Plainer horses—those without much chrome, or white markings—can blend with the arena, especially in a darker space. When this happens, the camera has trouble distinguishing the moving horse from the dirt, which can cause blurred action. This happens more with sorrel horses than other colors, but sometimes bays and even palominos can appear dirt-colored depending on the available lighting.
“If the arena is lit correctly and the lights are hung in the right places that define the outline of the horse, horses will show up against the dirt,” Waltenberry said. “But if they’re in a part of the arena where the lighting doesn’t hit directly on them, so they don’t have a lot of natural highlights in their coats, then it’s harder to define them against the dirt.”
Lighter-colored leg gear can help a little, but brighter outfits draw more light into the photo, too.
“If I have a horse the color of the dirt, I’m going to gravitate toward jewel tones and sparkles,” Titov said. “If the horse is plainer and doesn’t have any chrome, that’s not going to deter me at all if he has the talent and the mind; but I’m going to use some bright colors and add sparkle.
“That doesn’t necessarily stop me from putting sparkles on the flashy horses because, well, I like sparkles,” Titov added with a laugh. “But on a horse that’s really flashy, a plain shirt’s not going to look plain. On a plainer horse, I’m probably going to choose a more exciting saddle pad as well, with some more bright colors.”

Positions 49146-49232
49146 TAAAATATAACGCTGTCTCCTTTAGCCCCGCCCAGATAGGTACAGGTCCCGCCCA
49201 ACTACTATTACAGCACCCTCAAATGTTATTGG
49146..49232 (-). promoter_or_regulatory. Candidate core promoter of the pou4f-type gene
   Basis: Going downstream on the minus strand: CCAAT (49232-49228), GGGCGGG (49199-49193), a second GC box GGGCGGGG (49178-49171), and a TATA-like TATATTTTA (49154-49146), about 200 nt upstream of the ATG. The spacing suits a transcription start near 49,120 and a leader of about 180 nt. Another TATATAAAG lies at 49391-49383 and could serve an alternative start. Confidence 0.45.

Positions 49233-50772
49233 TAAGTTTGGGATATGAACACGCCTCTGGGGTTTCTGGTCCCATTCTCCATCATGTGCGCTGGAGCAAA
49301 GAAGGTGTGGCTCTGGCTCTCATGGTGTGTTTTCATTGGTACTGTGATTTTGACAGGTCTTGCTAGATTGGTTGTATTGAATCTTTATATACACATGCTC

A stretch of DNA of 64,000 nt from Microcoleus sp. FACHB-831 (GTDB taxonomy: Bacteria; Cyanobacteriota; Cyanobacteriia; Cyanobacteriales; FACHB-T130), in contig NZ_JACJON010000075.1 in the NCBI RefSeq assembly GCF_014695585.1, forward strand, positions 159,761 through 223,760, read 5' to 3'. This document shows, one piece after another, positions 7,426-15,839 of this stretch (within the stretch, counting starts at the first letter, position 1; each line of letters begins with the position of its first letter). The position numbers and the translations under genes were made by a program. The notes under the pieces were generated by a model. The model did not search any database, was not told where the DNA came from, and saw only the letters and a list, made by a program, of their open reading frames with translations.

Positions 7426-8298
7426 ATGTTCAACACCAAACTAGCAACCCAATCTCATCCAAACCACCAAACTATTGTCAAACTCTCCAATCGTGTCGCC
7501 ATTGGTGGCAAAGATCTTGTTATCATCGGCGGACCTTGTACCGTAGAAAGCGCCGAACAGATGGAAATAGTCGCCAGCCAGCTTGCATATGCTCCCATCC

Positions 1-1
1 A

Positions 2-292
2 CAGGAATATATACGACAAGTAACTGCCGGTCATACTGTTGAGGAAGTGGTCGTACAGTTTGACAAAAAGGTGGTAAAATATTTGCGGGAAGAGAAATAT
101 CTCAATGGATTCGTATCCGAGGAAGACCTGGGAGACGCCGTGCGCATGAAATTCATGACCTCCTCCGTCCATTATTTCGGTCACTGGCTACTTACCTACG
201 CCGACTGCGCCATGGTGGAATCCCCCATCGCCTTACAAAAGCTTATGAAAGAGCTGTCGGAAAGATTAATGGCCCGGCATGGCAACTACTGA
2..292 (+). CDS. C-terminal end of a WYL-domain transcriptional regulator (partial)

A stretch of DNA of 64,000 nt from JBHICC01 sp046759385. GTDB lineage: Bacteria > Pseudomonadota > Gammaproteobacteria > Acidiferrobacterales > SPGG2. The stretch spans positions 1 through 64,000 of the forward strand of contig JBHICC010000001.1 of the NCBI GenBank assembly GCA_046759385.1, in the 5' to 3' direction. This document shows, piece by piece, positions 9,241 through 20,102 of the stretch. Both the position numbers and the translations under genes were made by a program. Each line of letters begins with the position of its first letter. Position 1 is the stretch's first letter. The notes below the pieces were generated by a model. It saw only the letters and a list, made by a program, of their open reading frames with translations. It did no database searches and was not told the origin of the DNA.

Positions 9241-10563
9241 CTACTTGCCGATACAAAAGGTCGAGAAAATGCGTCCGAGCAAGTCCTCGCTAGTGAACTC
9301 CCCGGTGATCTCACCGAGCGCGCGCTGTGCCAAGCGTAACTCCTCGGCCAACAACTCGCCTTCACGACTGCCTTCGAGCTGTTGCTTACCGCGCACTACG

Top It Off
You’ve chosen the perfect shirt, matching chaps, and a coordinating pad—but you’re not quite ready to go. Your hat finishes the look.
Hat expert Shorty Koger of NRHA Corporate Partner Shorty’s Caboy Hattery shared her tips for picking the perfect hat to top off your photo-ready attire.
“People often like to match their hats according to the color of their horse, but I go by the rider’s face, complexion, hair color, and eye color,” Koger revealed. “I can tell by looking at the individual what color and style would look good. Pecan is a very popular choice that goes with a lot of hair colors and complexions.”
Although black is an appealing choice to pair with many outfits, Koger cautions that it can make you look shorter, and encourages customers to consider other neutral shades, too.
Once you’ve picked a color, good shape is key. A poorly shaped hat can ruin the overall look of your appearance, both for the judges and in your photos.
“We make the crown according to face shape, and then shape the brim right at the edge of the eyes,” Koger explained. “It’s very important that the brim is shaped to look good at a distance. You need to be looking professional when you walk in the pen if you’re going to bring home a trophy.”
Remember the Details
Color isn’t the only thing that can make or break a shirt in a photo. Because photos are often taken from across the arena, tiny, intricate patterns can appear as a solid color. Spectators and judges certainly won’t see them. While that might not ruin a photo, it can be surprising to find out that a shirt doesn’t photograph how it looks in person.
“I often hear people looking at their pictures say, ‘I am never going to wear that outfit again!’” Waltenberry said. “I don’t think they realize what it looks like from a distance as opposed to close-up.”
“When you’re looking at your outfit, you shouldn’t look at it from only an arm’s length away,” Titov said. “I’ve been known to hang it on a hanger and walk 20 feet away from it, and then make my decision.”